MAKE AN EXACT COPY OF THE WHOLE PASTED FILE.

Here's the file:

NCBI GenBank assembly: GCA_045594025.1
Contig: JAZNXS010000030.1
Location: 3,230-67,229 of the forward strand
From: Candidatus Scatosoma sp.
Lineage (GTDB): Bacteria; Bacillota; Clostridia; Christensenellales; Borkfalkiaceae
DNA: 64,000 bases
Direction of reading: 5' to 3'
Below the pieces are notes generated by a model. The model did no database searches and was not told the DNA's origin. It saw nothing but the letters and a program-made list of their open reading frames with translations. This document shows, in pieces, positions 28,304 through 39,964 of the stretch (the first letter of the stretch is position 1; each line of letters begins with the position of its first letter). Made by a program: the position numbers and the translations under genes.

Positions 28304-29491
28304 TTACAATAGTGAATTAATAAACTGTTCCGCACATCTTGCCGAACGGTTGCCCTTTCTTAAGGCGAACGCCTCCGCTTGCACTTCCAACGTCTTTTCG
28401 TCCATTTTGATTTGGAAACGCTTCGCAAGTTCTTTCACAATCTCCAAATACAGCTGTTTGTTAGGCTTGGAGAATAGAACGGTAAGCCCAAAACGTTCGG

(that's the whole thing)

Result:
NCBI GenBank assembly: GCA_045594025.1
Contig: JAZNXS010000030.1
Location: 3,230-67,229 of the forward strand
From: Candidatus Scatosoma sp.
Lineage (GTDB): Bacteria; Bacillota; Clostridia; Christensenellales; Borkfalkiaceae
DNA: 64,000 bases
Direction of reading: 5' to 3'
Below the pieces are notes generated by a model. The model did no database searches and was not told the DNA's origin. It saw nothing but the letters and a program-made list of their open reading frames with translations. This document shows, in pieces, positions 28,304 through 39,964 of the stretch (the first letter of the stretch is position 1; each line of letters begins with the position of its first letter). Made by a program: the position numbers and the translations under genes.

Positions 28304-29491
28304 TTACAATAGTGAATTAATAAACTGTTCCGCACATCTTGCCGAACGGTTGCCCTTTCTTAAGGCGAACGCCTCCGCTTGCACTTCCAACGTCTTTTCG
28401 TCCATTTTGATTTGGAAACGCTTCGCAAGTTCTTTCACAATCTCCAAATACAGCTGTTTGTTAGGCTTGGAGAATAGAACGGTAAGCCCAAAACGTTCGG